AU Commission injects Sh730m in geothermal project

November 27, 2013
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, NAIROBI, Kenya, Nov 27 – The Africa Geothermal International Kenya (AGIL) on Wednesday signed a Sh730 million (USD 8.4 million) grant with the African Union Commission (AUC) to facilitate the exploration of geothermal resource in Longonot.

Africa Geothermal international President and Chief Executive Officer Fassine Fofana said they were targeting to produce more than 140 megawatts of renewable electricity.

Africa Geothermal international President and Chief Executive Officer Fassine Fofana said they were targeting to produce more than 140 megawatts of renewable electricity/FILE
Africa Geothermal international President and Chief Executive Officer Fassine Fofana said they were targeting to produce more than 140 megawatts of renewable electricity/FILE

“The drilling is at a cost of Sh3.1 billion (USD36 Million) and this funding comes in handy,” he said.

Fofana said they have completed the environmental assessments and obtained the required permits to begin an exploratory drilling program for the presence of a commercially viable resource.

He said the full construction of the 140MW plant is at a cost of Sh52 billion and will employ up to 1,000 people.

“As a private sector project, Longonot will bring much needed investment into Kenya without burden on the taxpayers Geothermal power is among the lowest cost power available in Sub Saharan Africa and is cost effective without subsidies. It is estimated that during the construction phase, the Longonot geothermal project will employ up to 1,000 people,” he said.

He said the geothermal project is in line with the government’s commitment to produce 5,000 megawatts of geothermal power by 2018.

“As a renewable source of energy, drawn from a domestic source, the Longonot geothermal project will contribute significantly to Kenya energy pool and help reduce the average price charged to the Kenyan consumer. This will be achieved by displacing relatively more expensive fossil fuels-based power,” he said.

In July 2009, the Ministry of Energy awarded AGIL a Geothermal Resource License in Longonot, in the Rift Valley area of Kenya.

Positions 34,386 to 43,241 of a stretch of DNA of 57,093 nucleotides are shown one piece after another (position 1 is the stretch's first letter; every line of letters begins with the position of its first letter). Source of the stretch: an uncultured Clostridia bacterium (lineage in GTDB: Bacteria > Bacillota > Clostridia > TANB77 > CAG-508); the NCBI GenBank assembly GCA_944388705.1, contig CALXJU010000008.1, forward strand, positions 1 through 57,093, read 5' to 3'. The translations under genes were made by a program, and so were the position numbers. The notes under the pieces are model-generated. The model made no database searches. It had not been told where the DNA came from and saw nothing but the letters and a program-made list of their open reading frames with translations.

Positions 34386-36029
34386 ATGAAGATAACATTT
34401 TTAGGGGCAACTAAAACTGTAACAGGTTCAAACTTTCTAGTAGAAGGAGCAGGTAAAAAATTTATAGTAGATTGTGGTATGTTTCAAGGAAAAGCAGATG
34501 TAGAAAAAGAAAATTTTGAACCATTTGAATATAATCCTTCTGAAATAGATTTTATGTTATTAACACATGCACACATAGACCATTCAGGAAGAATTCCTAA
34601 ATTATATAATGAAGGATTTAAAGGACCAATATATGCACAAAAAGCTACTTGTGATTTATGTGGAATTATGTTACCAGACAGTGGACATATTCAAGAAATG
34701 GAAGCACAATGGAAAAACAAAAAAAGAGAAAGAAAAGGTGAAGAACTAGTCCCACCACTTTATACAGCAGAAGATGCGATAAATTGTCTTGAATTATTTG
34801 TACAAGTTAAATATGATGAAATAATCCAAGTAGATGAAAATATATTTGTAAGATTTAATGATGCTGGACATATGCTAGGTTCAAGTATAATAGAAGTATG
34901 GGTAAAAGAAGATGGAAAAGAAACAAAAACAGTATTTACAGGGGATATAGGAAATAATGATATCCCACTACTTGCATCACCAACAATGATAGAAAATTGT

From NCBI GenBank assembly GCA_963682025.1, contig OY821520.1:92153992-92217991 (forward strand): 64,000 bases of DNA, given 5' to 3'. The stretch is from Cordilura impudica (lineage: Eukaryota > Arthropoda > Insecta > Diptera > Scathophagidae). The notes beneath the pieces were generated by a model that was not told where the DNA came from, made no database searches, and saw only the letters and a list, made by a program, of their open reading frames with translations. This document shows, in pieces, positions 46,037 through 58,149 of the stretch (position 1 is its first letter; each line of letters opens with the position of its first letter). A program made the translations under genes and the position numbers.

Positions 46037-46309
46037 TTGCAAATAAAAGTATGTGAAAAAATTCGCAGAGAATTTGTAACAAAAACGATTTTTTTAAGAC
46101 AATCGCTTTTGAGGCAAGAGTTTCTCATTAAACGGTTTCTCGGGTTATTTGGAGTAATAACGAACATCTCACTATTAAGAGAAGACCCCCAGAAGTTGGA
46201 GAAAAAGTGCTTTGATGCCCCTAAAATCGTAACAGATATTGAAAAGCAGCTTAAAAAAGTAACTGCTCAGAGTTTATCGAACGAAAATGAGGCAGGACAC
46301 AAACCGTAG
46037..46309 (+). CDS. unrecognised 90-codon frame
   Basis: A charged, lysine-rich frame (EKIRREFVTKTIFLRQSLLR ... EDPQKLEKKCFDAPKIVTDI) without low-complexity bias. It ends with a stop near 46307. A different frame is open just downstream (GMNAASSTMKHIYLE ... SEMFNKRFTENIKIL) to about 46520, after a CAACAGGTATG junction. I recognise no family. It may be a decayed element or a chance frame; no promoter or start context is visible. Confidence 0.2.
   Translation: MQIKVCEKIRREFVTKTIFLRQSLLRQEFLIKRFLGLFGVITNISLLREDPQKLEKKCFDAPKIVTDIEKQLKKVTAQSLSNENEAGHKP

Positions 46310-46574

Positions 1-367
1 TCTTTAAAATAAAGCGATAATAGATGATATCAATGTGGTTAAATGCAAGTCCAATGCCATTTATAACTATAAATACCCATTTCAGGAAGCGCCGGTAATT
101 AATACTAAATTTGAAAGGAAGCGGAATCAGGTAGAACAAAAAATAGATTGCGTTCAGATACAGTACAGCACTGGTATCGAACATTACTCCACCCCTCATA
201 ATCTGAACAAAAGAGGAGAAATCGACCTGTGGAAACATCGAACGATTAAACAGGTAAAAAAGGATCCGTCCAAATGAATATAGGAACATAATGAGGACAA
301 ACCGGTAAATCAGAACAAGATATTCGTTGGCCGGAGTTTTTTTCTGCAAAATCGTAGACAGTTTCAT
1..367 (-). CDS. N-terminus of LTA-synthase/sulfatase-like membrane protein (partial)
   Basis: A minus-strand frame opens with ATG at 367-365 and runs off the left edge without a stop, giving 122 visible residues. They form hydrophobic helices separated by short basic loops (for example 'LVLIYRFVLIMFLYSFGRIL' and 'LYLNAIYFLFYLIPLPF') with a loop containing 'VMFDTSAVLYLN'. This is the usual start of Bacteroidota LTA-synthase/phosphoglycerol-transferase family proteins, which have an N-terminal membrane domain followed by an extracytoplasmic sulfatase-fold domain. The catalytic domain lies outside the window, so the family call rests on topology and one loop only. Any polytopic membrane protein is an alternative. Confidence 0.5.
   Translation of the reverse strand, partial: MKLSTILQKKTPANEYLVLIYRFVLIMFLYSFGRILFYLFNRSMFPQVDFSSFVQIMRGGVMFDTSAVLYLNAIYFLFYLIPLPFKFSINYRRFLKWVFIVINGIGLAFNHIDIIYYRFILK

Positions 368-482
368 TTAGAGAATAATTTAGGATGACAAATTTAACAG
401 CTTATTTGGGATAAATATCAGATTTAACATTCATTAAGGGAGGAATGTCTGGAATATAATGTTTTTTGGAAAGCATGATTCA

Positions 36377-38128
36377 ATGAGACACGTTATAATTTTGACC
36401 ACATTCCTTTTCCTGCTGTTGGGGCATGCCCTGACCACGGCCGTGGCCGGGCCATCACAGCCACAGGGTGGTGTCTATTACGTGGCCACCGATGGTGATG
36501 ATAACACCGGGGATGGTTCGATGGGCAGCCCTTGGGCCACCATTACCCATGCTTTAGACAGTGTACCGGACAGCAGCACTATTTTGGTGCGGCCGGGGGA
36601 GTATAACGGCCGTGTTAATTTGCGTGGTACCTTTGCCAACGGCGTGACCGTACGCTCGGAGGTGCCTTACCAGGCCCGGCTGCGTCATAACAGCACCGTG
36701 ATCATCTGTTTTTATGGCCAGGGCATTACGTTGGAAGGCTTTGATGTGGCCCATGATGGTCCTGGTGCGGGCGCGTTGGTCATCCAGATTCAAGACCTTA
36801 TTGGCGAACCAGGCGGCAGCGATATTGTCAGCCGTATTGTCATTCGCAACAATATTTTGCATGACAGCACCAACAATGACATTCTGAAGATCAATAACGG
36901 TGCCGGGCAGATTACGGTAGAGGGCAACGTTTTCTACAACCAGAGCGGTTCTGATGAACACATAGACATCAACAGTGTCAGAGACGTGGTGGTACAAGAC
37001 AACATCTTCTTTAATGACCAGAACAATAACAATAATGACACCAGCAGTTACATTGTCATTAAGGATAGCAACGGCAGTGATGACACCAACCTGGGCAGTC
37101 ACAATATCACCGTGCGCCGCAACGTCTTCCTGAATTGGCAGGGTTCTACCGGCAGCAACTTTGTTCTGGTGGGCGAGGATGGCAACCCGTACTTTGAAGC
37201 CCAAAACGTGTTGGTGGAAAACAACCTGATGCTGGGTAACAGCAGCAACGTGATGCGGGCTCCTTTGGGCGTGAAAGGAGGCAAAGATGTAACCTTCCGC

The license covers a concession area of 132km and allows AGIL to build a geothermal power plant and to use the geothermal resources within the Longonot concession area for a period of 30 years from the effective date of the Power Purchase Agreement (with option for a five year extension).

AGIL signed a Power Purchase Agreement (PPA) with Kenya Power and Lighting Company (KPLC) in April 2013. Under the PPA, AGIL will supply 140MW of base load geothermal power to Kenya Power by 2017.

“Under our current agreement with Kenya Power we are scheduled to deliver power by 2017, however we discussed with the government to split that in two phases – the first 70 MW by 2016 and then the remainder by 2018,” said Fofana.

Fofana said the company is set to raise the rest of the money through local and international investors.

“My team is talking today to some investors in Kenya but we are also looking for investments from the international market,” he said.

The development of the scheme will consist of the following: A main power plant, with cooling towers, a turbine hall, transformers, a switchyard, and administration and maintenance buildings; A steam field, comprising pipes connecting approximately 17 well pads for wells that take steam out of the ground, or return condensed steam back to the ground; and A series of connecting access roads around the site.

The AUC grant is in partnership with KfW Bank group with the financial help of European Institutions under the Geothermal Risk Mitigation Facility (GRMF).

“The objective of the GRMF is to act as a catalyst for geothermal development for East Africa and not only is this grant a significant portion of the exploration funding, the GRMF is an independent assessment of the project.

This was the first round that GRMF has granted funds.

GRMF financially supports infrastructure grants of up 20 percent of the costs for infrastructure for surface studies drilling programmes that includes access to roads, water and power.

They also finance grants of up to 80 percent of the costs of surface studies grants, drilling grants of up to 40 percent of the costs for the exploration drilling and testing programme for reservoir confirmation wells (excluding infrastructure costs) as well as Continuation Premium of up to 30 percent of the developer’s share for the drilling and testing programme in case developers wish to continue with project (depending on the availability of funds).

In the first round GRMF has already awarded grants to five projects in drilling and one in surface study grants, of the five two projects are from Ethiopia and three of them are from Kenya.

The projects include a surface study by geological survey of Ethiopia at Dofan (Ethiopia), Reykjavic Geothermal drilling at Corbetti (Ethiopia).Geothermal Development Company drilling at Bogoria – Silali and Suswa drilling by walAm Energy Inc.

African countries have been invited for the Second Application Round that started in October 2013 and applications will end on December 3, 2013.

Countries eligible include Djibouti, Eritrea Ethiopia, Kenya Tanzania, Uganda, Zambia, Rwanda, Burundi, DRC Congo and Comoros Island.

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